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Keratoconus (KCS) is a degenerative condition of the cornea which may have an inherited component. It affects around 1 in 1500 people in the UK but the incidence can be as high as 1 in 450 people in some populations. The disease process is one of corneal thinning called ectasia, which usually starts in teenage years and stabilizes in the late 20’s to 30’s but can be highly variable. Keratoconus is often associated with allergic conditions such as eczema, asthma or hay fever and is made worse by eye rubbing.
The cornea is the transparent dome of collagenous tissue that forms the front protective coat of the eye. It is very nearly round in shape and is responsible for about two thirds of the optical power, or focusing power of the eye. Thinning of the cornea causes it to lose its natural curvature and bow out of shape, this irregular astigmatism results in light being focused in many different directions which causes blur and reduced visual quality.
At night our pupils get bigger so that our eyes can use all available light to see. As the cornea in KCS is irregular, more poorly focused light enters a larger pupil leading to increased light scatter which is perceived as glare or starburst and visual quality falls further. This can cause particular problems e.g. driving at night.
Patients will often be aware that they cannot see as sharply as they are used to, particularly when using screens but because KCS typically affects one eye much more than the other, the overall vision may remain quite good and diagnosis of KCS is often made late because routine sight tests may not be requested. Opticians are good at detecting KCS because they notice abnormal reflexes when examining the eye, these are described as ‘oil drop’ or ‘scissoring’. They will also measure astigmatism and will expect to correct vision fully in both eyes so the presence of high astigmatism, changing astigmatism or reduced vision will prompt referral.
There are two main aims of treatment:
These treatments may be combined or performed separately, therapeutic treatment is always the first priority.
Keratoconus causes complex changes in the visual system and treatment is highly individual, particularly when improving vision because each treatment protocol is customized for the eye of that particular patient. If you don’t find the answers you’re looking for, please get in touch – we are happy to help.
Corneal collagen cross-linkage (CXL) is the first and most effective treatment shown to stabilise KCS, it was developed in Switzerland in the late 90’s and was approved by NICE in the UK in 2009. It has been extensively investigated and epi-off CXL is considered the gold standard in treatment.
David Anderson has been performing CXL since 2010 and uses the Avedro KXL system which is considered to be the most advanced platform for treating KCS with more than 400,000 treatments to date.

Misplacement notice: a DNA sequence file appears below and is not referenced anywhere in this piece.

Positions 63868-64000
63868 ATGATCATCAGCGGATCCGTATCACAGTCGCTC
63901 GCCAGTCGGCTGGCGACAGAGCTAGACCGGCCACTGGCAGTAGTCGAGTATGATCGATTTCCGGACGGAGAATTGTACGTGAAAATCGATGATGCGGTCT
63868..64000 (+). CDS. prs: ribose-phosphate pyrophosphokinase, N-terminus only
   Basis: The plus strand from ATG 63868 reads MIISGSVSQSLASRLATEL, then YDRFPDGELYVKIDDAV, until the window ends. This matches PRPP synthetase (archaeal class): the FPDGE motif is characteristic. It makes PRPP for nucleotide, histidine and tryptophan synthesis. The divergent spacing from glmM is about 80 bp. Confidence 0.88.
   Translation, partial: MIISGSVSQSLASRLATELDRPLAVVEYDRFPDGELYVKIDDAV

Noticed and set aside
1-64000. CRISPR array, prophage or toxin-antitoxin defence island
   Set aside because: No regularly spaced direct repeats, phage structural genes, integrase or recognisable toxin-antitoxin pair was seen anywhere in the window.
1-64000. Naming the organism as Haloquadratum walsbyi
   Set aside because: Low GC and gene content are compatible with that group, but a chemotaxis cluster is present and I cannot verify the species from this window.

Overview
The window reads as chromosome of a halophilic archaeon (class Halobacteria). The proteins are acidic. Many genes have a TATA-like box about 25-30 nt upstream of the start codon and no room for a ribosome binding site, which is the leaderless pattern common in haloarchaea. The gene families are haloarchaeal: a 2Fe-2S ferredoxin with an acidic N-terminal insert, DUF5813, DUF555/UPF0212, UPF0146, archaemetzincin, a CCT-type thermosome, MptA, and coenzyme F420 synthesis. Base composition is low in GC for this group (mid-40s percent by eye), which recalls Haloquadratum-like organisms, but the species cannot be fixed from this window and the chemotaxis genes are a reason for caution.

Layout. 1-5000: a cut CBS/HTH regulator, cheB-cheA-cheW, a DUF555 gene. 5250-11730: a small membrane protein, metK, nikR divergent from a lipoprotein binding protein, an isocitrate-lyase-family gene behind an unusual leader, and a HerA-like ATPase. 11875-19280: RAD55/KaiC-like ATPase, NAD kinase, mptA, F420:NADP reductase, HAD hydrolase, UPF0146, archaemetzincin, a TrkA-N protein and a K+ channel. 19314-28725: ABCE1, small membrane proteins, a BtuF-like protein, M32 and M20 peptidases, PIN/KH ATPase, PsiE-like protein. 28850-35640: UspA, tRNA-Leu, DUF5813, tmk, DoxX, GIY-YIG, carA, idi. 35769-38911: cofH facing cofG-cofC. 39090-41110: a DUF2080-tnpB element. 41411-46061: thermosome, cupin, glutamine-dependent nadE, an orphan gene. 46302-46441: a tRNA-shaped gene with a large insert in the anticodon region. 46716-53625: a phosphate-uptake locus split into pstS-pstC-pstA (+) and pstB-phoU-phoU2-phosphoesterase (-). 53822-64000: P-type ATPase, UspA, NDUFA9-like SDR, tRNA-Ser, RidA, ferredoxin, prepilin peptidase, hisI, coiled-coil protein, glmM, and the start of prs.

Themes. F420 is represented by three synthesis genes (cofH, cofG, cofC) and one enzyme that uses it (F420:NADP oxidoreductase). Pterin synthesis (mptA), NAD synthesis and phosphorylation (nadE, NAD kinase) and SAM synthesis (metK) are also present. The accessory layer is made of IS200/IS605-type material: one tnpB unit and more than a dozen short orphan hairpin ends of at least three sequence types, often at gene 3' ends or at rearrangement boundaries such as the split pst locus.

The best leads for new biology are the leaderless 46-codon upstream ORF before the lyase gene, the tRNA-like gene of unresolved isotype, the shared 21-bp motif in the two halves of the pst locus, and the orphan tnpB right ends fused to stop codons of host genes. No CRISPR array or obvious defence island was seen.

Think of the cornea as a transparent rubber ball anchored around the edge where it meets the white part of the eye (the sclera). Bending or stretching the cornea in one direction causes an equal change in the opposite direction. Using the Visumax laser to create a tiny channel in the cornea 1mm in width, thin plastic semi-circular intra-corneal ring segments (ICR’s) are painlessly inserted into the channel to flatten the steeper parts of the cornea and steepen the flatter making the overall shape rounder.
Trans-epithelial phototherapeutic keratectomy (PTK) is a surface laser procedure using the Mel90 excimer laser designed to remove a very small amount of tissue immediately prior to CXL. As the cornea in KCS is steeper and more irregular in shape than normal, the use of a regular beam profile can help smooth the cornea a little at the same time that CXL is performed. As the corneal epithelium needs to be removed for each procedure individually, combining the two, reducing healing time.
Topography-guided photorefractive keratectomy (Topo-PRK) is an excimer laser treatment designed to reshape the cornea to a rounder or more natural shape and reduce the distortion caused by KCS. Detailed measurements are made of the cornea using two different specialist non-contact measurement devices, the Pentacam HR and the CRS-Master. From these readings the corneal shape can be analysed and a custom treatment designed for that individual cornea and applied using advanced surface ablation.
Implantable collamer lens surgery (ICL) is a surgery that can be used either as a primary measure to improve vision in KCS in stable disease or following CXL or other refractive treatments designed to reduce irregular astigmatism e.g. ICR surgery or topo-PRK.
ICL surgery is covered more completely in another section of the website, please find the link here.
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